Waiting with the crowd, Meric and Reed skewered each other with toy atomblades, drawing nearby children into a general melee. Their energy was infectious. Only the first deep boom of Kuari gave them pause. As the boom penetrated the Fog, the brothers locked eyes. The performers cleared the streets. A quiet murmur fell over the crowd. The sacred drum boomed again. The children, like over-excited electrons, vibrated to a higher energy-level. Meric and Reed broke away from their mother to slip through to the front of the throng.

“Hang on to each other!” she called after them.

“They’re coming,” Meric said to Reed.

“I can’t see,” Reed said, bouncing up and down.

“Just wait.”

“But I can’t see,” Reed said, darting into the street.

“They’re gonna run you over, stupid,” Meric said, yanking his brother back by the arm. A man in a ghastly red demon’s mask bounded up Divinity Ave, waving clawed hands. Masked monsters ran behind him, backs hunched, loping with exaggerated, animalistic gaits.

“Ozymandias,” Meric said.

“Is it really him?” Reed asked, eyes wide.

“No, dummy. Don’t you know anything?”

Reed drew back nonetheless, clutching Meric’s arm as the mock demons passed. The booming of Kuari grew louder. The great drum emerged majestically from the Fog, hovering a meter off the ground. Just as the false Ozymandias had fled before it, so too would evil spirits, for the sound of the drum was anathema to their kind. Priests walked to either side, blessing the crowd, preventing the spirits from hiding among them. Meric shivered–had one brushed his arm? He caught sight of Kuari’s drummer, and his eyes went wide. The drummer was a thing of mystery and power, neither man nor beast; dark exoskeleton, mane of black spikes, white eyes shining with the light of other worlds.

“The Godhand,” Meric breathed. Reed gaped. Staring straight ahead, the Godhand pounded a slow, chest-shaking rhythm. The brothers watched in abject awe. The creature passed slowly, fading gradually into the Fog.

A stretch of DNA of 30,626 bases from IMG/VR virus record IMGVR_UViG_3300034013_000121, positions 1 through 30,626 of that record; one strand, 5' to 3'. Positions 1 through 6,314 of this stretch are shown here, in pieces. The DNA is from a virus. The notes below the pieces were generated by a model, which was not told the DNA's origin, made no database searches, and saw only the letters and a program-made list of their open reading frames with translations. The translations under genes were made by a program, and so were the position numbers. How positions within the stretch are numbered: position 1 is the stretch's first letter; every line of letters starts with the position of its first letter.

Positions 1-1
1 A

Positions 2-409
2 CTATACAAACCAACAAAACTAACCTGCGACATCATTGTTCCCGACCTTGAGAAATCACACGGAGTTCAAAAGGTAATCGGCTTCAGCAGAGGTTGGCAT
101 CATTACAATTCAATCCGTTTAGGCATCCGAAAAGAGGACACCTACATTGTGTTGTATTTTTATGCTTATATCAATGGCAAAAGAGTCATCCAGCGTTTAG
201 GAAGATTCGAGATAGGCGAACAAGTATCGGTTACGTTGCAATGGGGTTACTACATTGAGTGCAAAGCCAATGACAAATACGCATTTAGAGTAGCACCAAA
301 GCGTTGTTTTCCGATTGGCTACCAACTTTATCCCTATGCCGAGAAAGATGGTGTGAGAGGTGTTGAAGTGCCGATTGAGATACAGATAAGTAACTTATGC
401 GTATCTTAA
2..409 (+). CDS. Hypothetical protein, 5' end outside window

Walking behind the Godhand were the music-makers, blasting their trumpets and beating their instruments. Reed marched in place. Meric looked further down the line, eager for a glimpse of the Plutarchs … but next came the merrymen, with their hijinks and colorful clothing. Some threw chocolates, inciting a frenzy among the children. Others threw ration tokens, inciting a frenzy among the adults. When Reed missed all but a few lousy pieces, Meric shared his own. He managed to snatch a token for his mother as well.

The beastmasters followed, tethered to a long line of conquered creatures: horned sheep, an enormous she-wolf with twin cubs, screeching monkeys and mischievous lemurs, a great maned lion, an inquisitive owl. The animals shared a look Meric found disquieting, though he wasn’t sure if it came from their wild nature or the defeat of that nature. Bringing up the rear, antiquated and terrible, blazing with arrogance in denial of its capture, was an enormous bald eagle. It was easy to imagine the magnificent heights to which it must have soared, but its wings had long since been clipped, its talons shackled. Only its tragic impotence was impressed upon those who, almost shamefully, bore witness to its passage. Meric felt Reed squeeze his hand as it faded from view.

After the beastmasters came the relic-keepers, bearing rare artifacts, cursed objects, and the jaws and finger-bones of saintly people; then a silent and far more prosaic procession–the veterans, whose grim visages had been chiseled by hardships in the Wildlands. Had Meric’s father lived, he would’ve marched among them.

More followed: fanciful floats ridden by prominent Plebians, silver armbands and silver canes arrayed with casual immodesty; more music-makers; aged bladesmen who’d been famed duelers; a master marksman with a ceremonial silver skinnygun. It was almost too much for the children. The Plutarchs came every holiday, but there wasn’t always a big procession, and it wasn’t always this good. Meric’s friend Dominus joined the brothers. Reed drew two boys from the neighborhood. They enjoyed the spectacle together. The day was already unique and wonderful. It could hardly get better…

Then came the Plutarchs.

God’s Chosen. The Divinely Favored. Those Who Spoke to the Fog.

A thrill went through Meric as the first emerged from the haze. A man: pale-faced and silver-eyed, draped in clothes like liquid silver. He sat on a cloud four meters off the ground, legs folded, one palm resting in the other. God was causing him to be transported through the Fog. He stared straight ahead, never deigning to glance at the crowd.